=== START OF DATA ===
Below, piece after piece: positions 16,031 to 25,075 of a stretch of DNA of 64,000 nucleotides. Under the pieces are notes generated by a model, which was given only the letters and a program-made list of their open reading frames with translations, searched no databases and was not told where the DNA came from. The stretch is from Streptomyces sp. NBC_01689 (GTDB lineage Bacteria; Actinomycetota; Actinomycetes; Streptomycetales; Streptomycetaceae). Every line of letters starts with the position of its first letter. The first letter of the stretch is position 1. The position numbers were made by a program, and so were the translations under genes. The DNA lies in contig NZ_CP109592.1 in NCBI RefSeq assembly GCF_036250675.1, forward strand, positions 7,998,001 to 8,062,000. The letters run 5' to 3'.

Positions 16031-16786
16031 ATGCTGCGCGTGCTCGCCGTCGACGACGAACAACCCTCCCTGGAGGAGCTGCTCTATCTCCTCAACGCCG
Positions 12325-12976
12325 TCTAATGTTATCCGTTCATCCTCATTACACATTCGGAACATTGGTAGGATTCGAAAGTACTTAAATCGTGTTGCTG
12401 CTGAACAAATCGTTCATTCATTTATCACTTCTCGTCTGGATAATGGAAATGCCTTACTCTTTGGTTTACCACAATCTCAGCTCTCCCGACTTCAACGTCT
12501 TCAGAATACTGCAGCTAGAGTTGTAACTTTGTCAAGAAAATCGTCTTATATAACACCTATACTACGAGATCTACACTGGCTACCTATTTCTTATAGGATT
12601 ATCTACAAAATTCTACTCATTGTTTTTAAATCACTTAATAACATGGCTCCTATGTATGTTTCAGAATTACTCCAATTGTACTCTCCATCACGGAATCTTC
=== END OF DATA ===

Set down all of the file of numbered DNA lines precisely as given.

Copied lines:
Below, piece after piece: positions 16,031 to 25,075 of a stretch of DNA of 64,000 nucleotides. Under the pieces are notes generated by a model, which was given only the letters and a program-made list of their open reading frames with translations, searched no databases and was not told where the DNA came from. The stretch is from Streptomyces sp. NBC_01689 (GTDB lineage Bacteria; Actinomycetota; Actinomycetes; Streptomycetales; Streptomycetaceae). Every line of letters starts with the position of its first letter. The first letter of the stretch is position 1. The position numbers were made by a program, and so were the translations under genes. The DNA lies in contig NZ_CP109592.1 in NCBI RefSeq assembly GCF_036250675.1, forward strand, positions 7,998,001 to 8,062,000. The letters run 5' to 3'.

Positions 16031-16786
16031 ATGCTGCGCGTGCTCGCCGTCGACGACGAACAACCCTCCCTGGAGGAGCTGCTCTATCTCCTCAACGCCG
Positions 12325-12976
12325 TCTAATGTTATCCGTTCATCCTCATTACACATTCGGAACATTGGTAGGATTCGAAAGTACTTAAATCGTGTTGCTG
12401 CTGAACAAATCGTTCATTCATTTATCACTTCTCGTCTGGATAATGGAAATGCCTTACTCTTTGGTTTACCACAATCTCAGCTCTCCCGACTTCAACGTCT
12501 TCAGAATACTGCAGCTAGAGTTGTAACTTTGTCAAGAAAATCGTCTTATATAACACCTATACTACGAGATCTACACTGGCTACCTATTTCTTATAGGATT
12601 ATCTACAAAATTCTACTCATTGTTTTTAAATCACTTAATAACATGGCTCCTATGTATGTTTCAGAATTACTCCAATTGTACTCTCCATCACGGAATCTTC